2001: Every Royal Rumble should elevate multiple talents in a varying number of ways. Maximize one's minutes and hope that your name's in the playbook or the TV Guide. Who's going to "break out?" In 2001, that person was Kane, who entered at No. 6 and wasn't eliminated until 54 staggering minutes later. That's mucho minutes of BBQ for a 6-foot-9, 300-plus pound man. Along the way, The Big Red Machine eliminated a record 11 others. Kane turned heads that night with his performance and re-established himself as one of WWE's best all-around talents with a scary IQ.  

2003: On this night, the WWE title match stole the show from the 30 men in the Royal Rumble match. Kurt Angle defended the WWE championship against the challenge of Chris Benoit. Both seemed to have something to prove in this contest long before they reached the ring. Both were technical wrestling marvels. I was told the TV monitors backstage were 'sold out' during this match. It was the two men's chance to "steal one" and a major one at that. This duo, on that night, was fabulous. 

2005: Completely surreal. The evil, Mr. McMahon blows out not one but both quads making his way to the ring. It was as if time stopped for a few seconds and we were all on a never-ending, seven-second delay trying to navigate a challenging situation for which no one had prepared. The final two men in the match were John Cena and Dave Batista. You might not believe this but ... there was more "controversy." Ironically, just as I predict will occur this Sunday on PPV, Batista prevailed.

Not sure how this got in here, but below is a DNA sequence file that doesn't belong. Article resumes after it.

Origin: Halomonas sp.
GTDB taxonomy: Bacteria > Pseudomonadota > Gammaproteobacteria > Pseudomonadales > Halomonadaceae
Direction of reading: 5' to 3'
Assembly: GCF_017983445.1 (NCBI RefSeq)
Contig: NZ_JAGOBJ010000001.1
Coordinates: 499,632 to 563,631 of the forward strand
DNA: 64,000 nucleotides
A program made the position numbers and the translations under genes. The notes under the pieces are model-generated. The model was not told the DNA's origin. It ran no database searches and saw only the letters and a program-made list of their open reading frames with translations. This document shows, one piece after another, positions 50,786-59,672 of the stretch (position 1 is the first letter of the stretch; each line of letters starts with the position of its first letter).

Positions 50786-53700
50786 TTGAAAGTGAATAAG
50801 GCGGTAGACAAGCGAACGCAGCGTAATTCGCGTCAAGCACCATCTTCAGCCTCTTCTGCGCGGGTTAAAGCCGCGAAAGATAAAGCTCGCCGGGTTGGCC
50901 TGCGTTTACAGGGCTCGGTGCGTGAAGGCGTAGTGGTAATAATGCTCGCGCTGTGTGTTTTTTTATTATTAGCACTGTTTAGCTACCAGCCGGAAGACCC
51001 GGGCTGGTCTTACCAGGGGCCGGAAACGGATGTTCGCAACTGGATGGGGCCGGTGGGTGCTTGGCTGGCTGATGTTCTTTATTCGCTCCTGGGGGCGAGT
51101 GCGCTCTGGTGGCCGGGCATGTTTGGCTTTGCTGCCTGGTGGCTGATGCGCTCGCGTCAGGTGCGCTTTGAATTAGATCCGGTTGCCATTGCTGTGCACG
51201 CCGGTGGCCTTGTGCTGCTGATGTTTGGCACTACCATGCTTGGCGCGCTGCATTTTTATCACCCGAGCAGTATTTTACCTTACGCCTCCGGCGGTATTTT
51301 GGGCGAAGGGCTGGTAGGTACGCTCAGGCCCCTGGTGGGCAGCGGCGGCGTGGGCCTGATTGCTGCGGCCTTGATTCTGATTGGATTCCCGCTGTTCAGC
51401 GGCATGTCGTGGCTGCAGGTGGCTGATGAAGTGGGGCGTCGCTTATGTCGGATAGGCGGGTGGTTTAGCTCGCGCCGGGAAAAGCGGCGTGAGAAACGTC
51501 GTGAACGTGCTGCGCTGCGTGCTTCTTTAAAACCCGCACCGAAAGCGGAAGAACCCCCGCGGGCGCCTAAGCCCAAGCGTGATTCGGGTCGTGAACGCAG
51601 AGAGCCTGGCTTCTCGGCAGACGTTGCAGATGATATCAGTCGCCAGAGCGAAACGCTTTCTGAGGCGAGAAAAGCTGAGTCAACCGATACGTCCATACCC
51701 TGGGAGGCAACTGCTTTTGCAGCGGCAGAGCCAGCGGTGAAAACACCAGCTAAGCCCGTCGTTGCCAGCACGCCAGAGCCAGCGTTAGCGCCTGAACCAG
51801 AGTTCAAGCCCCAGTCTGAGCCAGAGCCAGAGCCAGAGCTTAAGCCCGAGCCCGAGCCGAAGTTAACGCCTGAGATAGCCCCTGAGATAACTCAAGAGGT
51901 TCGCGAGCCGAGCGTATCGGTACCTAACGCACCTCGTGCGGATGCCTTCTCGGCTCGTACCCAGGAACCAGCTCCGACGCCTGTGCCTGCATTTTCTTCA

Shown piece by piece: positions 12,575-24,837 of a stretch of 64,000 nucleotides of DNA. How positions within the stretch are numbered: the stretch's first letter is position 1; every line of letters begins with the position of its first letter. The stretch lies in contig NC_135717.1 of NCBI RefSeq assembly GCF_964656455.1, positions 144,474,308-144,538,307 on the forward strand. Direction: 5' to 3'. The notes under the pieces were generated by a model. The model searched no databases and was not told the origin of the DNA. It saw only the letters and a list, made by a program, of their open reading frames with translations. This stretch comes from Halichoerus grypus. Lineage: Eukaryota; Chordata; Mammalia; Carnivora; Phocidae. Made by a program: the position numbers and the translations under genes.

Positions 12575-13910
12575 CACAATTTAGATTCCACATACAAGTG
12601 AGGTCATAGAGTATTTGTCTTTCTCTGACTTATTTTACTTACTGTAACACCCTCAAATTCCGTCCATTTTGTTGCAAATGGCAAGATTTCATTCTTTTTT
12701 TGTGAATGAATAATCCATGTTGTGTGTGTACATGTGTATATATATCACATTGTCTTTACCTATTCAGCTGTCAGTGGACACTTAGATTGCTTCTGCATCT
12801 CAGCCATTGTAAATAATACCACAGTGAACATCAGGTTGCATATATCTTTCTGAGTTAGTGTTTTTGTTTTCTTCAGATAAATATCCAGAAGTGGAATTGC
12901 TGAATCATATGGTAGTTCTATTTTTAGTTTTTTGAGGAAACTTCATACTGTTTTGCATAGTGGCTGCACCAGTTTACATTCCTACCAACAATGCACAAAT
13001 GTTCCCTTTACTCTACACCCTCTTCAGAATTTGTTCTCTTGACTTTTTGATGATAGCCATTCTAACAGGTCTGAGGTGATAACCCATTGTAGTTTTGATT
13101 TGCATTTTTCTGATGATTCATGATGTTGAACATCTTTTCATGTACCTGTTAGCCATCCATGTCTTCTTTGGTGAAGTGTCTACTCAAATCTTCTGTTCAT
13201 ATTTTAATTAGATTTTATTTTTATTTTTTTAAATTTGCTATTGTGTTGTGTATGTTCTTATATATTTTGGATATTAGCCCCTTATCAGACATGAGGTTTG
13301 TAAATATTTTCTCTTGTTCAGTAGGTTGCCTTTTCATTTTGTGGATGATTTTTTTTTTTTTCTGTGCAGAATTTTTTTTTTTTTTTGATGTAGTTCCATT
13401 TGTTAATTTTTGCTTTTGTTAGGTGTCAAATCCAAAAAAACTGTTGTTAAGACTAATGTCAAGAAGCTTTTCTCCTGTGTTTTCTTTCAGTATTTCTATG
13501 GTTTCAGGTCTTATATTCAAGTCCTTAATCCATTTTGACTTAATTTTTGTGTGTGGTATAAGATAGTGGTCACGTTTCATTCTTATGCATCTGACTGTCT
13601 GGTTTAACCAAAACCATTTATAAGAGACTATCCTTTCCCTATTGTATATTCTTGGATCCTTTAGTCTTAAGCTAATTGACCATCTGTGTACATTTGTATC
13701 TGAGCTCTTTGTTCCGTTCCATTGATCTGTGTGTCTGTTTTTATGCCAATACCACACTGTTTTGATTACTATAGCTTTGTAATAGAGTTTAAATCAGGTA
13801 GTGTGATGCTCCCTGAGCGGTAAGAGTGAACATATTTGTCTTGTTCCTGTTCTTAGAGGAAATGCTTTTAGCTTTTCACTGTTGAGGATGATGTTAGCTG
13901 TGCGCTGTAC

2006: Rey Mysterio more than earned his pay in the Royal Rumble match by ducking, dodging, and darting his way to winning in an hour plus, 62:12 to be exact. That's a record, by the way. I'd love to know how many "near-misses" Rey had because by the time he prevailed and had overcome the odds, the fans were digging the 6-1-9. This win propelled Rey to new heights, including being a headliner at WM 22 that year. Rey, the ultimate underdog, represented "hope," with which most fans could easily identify. It was a memorable night for another future WWE HOFer.

2007; From the git-go, I felt that the Cena vs Umaga Last Man Standing match would outdeliver what some skeptics were whispering. "Cena vs. Umaga will be OK if it's a short match." Well, it wasn't a short match and it was better than OK ... it was a Slobberknocker. That says it all.  I felt both men  upped their respective games that night. The goal was to be physical and to tell a story. Both men did exactly that. Last Man Standing matches, especially in a PG world, aren't the easiest in which to perform but these two pulled it off in a serious way.

2008: To broadcast from Madison Square Garden is, in homage to the late, Road Warrior Hawk,"What a Rush!" I call my life in wrestling ... from the "farm" (in Oklahoma) to the "Garden."  However, few nights in my career was the crowd louder and became more unglued than when John Cena shocked WWE fans by returning from an injury to the Rumble as surprise entrant No. 30 and then winning by eliminating HHH. With Cena not in the Garden all day, who knew? John had been injured and the last that I had heard was that he was "getting better" so I left it at that. When Cena's music hit it was, a "Monsoonism" is coming, pandemonium. The sold out crowd was so empowered that they almost forgot to boo the polarizing Cena,who eliminated HHH to get the win.    

Jim Ross is a WWE Hall of Fame broadcaster, a New York Times Best Selling author & OU Sooner fan. @JRsBBQ on Twitter.